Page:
The paper explains that all living things on earth that use oxygen also produce carbon dioxide from the various bodily mechanisms that keep life going. The metabolic rate, the body size and the number of individual members of any given species contribute to the total production of carbon dioxide from that species.
When it comes to humans, obese people produce more carbon dioxide as a result of using up oxygen to run various bodily functions, compared to those with lower weight. The heavier you are, moreover, the more food is required to keep you heavy – which means more food and drink must be manufactured and bought to the final consumption point. Heavier people also require more fuel consumption for their transportation, which means still more carbon dioxide is formed from food production-related emissions, as well as from the vehicles used to carry such foods to them. All over the world, obesity costs earth about 700 megatons of emissions each year, which comes to about 1% of manmade emissions.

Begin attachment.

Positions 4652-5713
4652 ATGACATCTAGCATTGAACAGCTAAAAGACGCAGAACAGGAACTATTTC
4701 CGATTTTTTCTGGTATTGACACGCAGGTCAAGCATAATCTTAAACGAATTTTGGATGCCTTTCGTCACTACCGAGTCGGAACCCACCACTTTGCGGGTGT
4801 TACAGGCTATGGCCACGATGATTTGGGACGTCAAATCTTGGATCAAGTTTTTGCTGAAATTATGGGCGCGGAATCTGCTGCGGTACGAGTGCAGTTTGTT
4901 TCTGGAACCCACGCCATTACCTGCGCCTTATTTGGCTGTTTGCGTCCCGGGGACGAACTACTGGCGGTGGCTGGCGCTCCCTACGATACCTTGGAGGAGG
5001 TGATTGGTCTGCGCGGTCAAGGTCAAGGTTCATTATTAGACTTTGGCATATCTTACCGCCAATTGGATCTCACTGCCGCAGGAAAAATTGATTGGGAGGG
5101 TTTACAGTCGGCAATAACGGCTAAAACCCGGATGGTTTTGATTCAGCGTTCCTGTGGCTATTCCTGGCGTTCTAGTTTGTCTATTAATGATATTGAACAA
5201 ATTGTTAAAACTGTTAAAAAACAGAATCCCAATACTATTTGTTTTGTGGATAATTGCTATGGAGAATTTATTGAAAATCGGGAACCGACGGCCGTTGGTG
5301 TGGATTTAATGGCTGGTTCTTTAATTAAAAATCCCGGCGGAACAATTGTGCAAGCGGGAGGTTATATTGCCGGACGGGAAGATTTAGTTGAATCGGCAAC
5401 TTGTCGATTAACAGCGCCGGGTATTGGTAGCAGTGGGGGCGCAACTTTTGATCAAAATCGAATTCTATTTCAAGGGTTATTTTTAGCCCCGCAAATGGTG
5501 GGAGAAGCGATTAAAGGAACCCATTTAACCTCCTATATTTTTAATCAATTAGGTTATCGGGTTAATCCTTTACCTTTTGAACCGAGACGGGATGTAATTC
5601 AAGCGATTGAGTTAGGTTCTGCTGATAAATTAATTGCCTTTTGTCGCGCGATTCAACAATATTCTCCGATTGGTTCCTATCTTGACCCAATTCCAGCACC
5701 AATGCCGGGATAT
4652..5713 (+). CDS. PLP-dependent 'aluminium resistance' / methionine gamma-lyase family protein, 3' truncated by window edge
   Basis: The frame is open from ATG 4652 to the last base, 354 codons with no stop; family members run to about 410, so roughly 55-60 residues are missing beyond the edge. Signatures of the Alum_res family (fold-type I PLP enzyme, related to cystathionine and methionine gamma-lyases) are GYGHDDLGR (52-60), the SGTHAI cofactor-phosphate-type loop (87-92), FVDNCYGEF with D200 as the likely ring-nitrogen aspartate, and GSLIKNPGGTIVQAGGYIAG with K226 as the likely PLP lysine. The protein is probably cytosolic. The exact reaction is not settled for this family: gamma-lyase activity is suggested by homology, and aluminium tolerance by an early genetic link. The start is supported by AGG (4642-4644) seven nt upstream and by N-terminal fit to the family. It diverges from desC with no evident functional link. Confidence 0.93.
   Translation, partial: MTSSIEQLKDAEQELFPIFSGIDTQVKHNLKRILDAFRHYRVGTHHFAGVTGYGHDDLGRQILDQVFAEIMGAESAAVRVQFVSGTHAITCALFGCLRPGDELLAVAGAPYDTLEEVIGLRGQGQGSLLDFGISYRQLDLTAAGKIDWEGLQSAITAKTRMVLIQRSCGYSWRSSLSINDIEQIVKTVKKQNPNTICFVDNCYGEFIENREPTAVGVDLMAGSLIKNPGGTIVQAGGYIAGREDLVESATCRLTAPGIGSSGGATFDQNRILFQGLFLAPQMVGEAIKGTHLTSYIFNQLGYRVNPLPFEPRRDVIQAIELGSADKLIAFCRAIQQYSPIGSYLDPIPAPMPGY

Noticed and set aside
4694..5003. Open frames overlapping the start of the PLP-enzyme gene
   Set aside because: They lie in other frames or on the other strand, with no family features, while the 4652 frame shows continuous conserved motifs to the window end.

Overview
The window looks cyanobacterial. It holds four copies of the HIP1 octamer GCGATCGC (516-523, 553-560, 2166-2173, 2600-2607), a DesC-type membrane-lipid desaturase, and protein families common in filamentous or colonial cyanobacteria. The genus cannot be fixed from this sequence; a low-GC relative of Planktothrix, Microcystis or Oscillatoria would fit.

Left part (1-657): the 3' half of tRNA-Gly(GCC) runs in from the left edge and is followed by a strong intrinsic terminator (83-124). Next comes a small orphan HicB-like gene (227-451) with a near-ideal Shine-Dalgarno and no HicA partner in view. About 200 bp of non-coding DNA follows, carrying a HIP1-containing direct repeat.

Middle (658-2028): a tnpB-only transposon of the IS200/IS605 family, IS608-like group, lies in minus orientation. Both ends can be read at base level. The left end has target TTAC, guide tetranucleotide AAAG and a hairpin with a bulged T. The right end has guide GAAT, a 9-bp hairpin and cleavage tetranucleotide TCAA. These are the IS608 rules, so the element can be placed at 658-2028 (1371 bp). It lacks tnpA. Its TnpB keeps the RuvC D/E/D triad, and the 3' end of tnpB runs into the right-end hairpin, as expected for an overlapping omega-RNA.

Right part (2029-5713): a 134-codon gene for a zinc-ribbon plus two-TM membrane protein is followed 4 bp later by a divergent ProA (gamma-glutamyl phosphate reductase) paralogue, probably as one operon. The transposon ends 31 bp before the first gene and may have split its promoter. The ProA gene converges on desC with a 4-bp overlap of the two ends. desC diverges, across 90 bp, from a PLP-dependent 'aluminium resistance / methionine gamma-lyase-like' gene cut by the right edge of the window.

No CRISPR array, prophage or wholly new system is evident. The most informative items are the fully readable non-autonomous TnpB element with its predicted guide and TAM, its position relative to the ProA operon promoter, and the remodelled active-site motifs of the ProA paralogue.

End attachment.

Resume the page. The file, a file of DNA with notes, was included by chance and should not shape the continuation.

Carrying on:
The science linking obesity and emissions should not cause fat people to feel further discriminated against. Many studies have shown that obesity is often the subject of stereotypes, and much mockery as well as stigma.
Instead, the researchers choose to treat obesity as an unfortunate health event which is treated like any other. Says Ted Kyle, an expert observer, “This study makes it clear that we pay a steep price for making it difficult to access care for obesity. Not only does obesity affect the health of the individuals who have it, untreated obesity might also contribute to environmental issues.”
Supporting their view, an expert commentator, Boyd Swinburne, says that nobody would blame people who exercise for their contribution to overall carbon emissions, which is unquestionably greater than for sedentary people. The message that the study seeks to pass on is that the proper management of obesity is not only good in terms of reducing the rates of illness, death and health-related expenses, but also in relation to environmental benefit. Researcher Faidon Magkos says, “This has important implications for all those involved in the management of obesity.”